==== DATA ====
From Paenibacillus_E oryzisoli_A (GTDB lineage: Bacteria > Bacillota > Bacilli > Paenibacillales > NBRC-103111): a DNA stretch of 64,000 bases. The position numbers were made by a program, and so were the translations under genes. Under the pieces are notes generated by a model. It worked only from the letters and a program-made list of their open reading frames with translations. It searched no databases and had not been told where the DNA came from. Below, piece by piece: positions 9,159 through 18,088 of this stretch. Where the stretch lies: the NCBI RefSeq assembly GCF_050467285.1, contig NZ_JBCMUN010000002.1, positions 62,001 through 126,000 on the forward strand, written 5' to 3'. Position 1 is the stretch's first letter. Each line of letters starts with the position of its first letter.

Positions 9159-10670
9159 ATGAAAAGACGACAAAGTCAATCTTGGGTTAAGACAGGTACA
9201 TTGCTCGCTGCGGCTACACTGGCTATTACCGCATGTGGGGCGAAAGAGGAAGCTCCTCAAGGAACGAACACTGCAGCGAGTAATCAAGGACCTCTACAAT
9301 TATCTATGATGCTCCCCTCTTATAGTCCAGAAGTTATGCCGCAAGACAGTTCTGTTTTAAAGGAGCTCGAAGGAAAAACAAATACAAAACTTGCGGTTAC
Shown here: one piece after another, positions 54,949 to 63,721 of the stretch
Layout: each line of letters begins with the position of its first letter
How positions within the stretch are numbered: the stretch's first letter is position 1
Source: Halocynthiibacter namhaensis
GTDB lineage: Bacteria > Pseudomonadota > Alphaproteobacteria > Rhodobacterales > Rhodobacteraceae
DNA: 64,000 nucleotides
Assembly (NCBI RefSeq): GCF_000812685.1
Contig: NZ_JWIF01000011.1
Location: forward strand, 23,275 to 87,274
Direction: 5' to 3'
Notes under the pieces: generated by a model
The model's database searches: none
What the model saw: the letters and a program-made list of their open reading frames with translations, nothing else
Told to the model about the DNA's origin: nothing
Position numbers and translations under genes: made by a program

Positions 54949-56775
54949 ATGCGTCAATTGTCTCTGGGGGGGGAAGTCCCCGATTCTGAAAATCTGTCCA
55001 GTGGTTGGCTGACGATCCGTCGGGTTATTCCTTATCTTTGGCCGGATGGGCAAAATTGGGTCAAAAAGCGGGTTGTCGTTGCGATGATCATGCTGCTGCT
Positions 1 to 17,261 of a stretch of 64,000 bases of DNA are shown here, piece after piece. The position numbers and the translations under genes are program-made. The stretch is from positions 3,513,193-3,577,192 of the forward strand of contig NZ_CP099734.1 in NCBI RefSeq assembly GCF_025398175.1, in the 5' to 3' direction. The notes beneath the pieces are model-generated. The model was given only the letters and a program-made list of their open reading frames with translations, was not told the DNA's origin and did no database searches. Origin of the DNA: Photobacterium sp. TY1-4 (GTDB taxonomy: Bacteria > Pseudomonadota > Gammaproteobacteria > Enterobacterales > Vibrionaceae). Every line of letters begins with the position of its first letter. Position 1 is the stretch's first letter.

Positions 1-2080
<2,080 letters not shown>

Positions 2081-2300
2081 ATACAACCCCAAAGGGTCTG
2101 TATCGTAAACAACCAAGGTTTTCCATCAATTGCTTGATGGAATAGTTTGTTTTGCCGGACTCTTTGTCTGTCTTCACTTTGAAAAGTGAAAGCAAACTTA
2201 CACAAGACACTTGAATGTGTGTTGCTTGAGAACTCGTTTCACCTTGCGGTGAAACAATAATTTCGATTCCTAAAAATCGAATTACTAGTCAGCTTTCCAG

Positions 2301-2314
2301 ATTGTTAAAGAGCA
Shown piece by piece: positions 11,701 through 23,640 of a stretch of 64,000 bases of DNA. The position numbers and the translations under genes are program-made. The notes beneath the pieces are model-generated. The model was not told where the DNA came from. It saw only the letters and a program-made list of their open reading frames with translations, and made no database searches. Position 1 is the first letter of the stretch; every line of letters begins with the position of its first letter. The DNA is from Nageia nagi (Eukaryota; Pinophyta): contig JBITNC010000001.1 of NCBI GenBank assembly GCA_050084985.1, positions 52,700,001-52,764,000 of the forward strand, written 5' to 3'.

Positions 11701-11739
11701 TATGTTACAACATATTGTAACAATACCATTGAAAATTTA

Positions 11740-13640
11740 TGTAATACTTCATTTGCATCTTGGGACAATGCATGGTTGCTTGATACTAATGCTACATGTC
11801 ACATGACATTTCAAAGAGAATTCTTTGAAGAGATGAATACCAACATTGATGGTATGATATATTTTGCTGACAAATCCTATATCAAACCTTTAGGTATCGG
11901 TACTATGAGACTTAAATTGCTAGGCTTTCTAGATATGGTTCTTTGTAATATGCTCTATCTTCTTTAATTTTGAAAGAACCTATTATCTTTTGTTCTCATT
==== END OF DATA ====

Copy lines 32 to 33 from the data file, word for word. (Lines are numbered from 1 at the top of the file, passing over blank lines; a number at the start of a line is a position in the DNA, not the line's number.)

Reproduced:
2301 ATTGTTAAAGAGCA
Shown piece by piece: positions 11,701 through 23,640 of a stretch of 64,000 bases of DNA. The position numbers and the translations under genes are program-made. The notes beneath the pieces are model-generated. The model was not told where the DNA came from. It saw only the letters and a program-made list of their open reading frames with translations, and made no database searches. Position 1 is the first letter of the stretch; every line of letters begins with the position of its first letter. The DNA is from Nageia nagi (Eukaryota; Pinophyta): contig JBITNC010000001.1 of NCBI GenBank assembly GCA_050084985.1, positions 52,700,001-52,764,000 of the forward strand, written 5' to 3'.